Fresh off the 2018 midterm election, the Kauffman Foundation surveyed more than 1,000 entrepreneurs across the country, to get their take on the current state of the economy. More than half of survey respondents say the country is headed in the right direction.
It might be tempting to leave it with the easy headline, especially as not surprisingly, the result trends higher than the general U.S. population's sentiment to the same question, which Gallup reported as 35 percent in November. But, the poll becomes more telling as results are broken out by demographic, and questions become more specific.
Female and black entrepreneurs aren't as enthusiastic about the direction of the country, 48 percent and 50 percent respectively. Generally, female, black and Latinx entrepreneurs – all groups that are becoming more and more likely to open businesses – are less likely to express positive opinions of the national economy or the current economic climate.
However, what did unite the sample overall was the lack of optimism in response to more specific questions about whether the Trump administration and Congress have done a good job for small businesses. Positive sentiment for Donald Trump in that regard only mustered 59 percent overall and 50 percent overall for Congress. Whereas, 84 percent of entrepreneurs believe Trump has done a good job for large business and corporations, 77 percent for Congress. It's clear entrepreneurs believe those in Washington do more for large business and corporations than for business owners like them.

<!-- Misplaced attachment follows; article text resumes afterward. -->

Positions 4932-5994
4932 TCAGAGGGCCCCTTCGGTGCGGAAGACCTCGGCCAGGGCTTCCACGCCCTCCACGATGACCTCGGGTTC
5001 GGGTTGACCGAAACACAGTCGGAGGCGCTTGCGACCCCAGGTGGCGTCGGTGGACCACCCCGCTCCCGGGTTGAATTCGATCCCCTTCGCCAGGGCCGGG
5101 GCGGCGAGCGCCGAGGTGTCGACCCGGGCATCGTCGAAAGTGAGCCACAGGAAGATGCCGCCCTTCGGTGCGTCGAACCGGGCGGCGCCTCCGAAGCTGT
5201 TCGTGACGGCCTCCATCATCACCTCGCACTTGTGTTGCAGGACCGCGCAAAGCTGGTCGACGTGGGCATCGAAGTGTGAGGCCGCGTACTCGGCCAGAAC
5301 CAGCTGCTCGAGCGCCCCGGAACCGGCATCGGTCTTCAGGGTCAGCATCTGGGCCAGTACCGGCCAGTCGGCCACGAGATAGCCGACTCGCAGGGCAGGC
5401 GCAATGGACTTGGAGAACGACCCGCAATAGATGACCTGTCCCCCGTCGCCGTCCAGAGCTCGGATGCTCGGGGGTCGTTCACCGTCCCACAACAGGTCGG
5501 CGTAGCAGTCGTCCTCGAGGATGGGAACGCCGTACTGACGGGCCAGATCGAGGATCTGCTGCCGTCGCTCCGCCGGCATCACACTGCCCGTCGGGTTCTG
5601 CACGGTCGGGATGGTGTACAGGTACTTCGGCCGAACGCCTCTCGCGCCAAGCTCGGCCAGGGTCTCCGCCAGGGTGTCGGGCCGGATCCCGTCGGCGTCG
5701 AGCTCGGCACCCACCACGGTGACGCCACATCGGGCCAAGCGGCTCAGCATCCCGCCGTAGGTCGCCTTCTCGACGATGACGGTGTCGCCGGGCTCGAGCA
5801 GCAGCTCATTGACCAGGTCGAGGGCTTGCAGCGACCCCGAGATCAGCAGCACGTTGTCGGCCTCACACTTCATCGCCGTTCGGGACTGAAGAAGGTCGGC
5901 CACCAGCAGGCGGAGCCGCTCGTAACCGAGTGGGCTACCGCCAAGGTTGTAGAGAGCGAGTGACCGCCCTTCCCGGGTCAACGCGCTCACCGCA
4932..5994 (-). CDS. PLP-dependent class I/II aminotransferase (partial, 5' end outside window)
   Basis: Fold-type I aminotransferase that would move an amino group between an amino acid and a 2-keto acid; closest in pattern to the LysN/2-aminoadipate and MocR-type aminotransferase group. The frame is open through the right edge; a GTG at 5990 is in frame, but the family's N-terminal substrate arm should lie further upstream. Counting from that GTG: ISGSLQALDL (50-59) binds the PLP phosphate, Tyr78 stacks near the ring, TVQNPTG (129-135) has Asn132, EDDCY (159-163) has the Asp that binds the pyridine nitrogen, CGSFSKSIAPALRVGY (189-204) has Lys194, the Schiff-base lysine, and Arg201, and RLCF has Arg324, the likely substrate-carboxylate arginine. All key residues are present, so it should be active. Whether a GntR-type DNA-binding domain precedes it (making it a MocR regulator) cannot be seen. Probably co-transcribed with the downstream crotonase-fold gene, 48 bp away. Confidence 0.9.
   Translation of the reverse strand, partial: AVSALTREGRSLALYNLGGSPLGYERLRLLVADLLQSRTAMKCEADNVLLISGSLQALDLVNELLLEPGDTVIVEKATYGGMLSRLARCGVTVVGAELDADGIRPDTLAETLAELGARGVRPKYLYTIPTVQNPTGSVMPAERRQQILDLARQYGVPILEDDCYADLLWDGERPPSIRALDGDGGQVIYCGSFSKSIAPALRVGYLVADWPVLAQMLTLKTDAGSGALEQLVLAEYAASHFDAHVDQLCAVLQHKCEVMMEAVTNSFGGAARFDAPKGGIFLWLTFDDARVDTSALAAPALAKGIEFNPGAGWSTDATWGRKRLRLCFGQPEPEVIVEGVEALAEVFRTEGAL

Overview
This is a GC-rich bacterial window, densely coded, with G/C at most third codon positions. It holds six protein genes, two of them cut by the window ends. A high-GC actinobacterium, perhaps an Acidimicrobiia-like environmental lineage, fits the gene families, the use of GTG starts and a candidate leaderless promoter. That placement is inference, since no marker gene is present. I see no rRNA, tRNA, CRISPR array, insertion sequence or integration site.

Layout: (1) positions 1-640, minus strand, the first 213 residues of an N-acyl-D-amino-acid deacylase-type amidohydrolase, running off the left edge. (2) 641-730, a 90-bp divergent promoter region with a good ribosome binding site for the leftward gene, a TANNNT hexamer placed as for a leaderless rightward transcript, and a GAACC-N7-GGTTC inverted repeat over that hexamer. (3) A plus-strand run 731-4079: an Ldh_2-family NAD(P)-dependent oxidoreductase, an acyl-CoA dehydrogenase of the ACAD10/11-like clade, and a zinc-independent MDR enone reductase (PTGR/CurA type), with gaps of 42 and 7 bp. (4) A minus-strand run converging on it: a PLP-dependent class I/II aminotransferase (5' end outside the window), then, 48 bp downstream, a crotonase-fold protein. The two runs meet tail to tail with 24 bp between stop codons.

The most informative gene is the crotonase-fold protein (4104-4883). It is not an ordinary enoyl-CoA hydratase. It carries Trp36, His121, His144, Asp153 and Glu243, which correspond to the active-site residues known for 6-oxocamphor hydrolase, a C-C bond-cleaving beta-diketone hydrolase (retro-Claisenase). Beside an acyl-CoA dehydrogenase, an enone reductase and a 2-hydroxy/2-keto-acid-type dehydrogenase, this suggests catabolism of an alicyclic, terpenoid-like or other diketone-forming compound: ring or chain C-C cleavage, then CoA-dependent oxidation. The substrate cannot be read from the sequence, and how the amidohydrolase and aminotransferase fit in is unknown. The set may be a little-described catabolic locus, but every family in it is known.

This disillusionment may be evident in the strong majority of entrepreneurs (75 percent overall, including 71 percent of female entrepreneurs) who reported that they are satisfied with the outcome of the 2018 midterm election. Yet, only a slim majority (57 percent overall, 53 percent of female entrepreneurs) believe the newly-elected Congress will represent their business interest well. The vast majority of entrepreneurs (84%) don't believe they are represented "very well" by Congress.
Victor Hwang, Vice President of Entrepreneurship at the Kauffman Foundation believes it's clear entrepreneurs and small business owners are looking for more from their leaders in Washington. "Instead of focusing mainly on big businesses, we need to empower individuals and give them the resources they need to spur innovation and start companies, which will in turn create more jobs and strengthen our economy."
The reality is, there's a connection between the long-term decline in entrepreneurship and the effect on productivity and growth – fewer startups mean a lower quality of life for Americans. We need to contribute to a new economic model that focuses less on Amazon and more on the startup that could be the next Amazon; an inclusive economic model that infuses entrepreneurship into the economy and removes barriers to starting and growing businesses.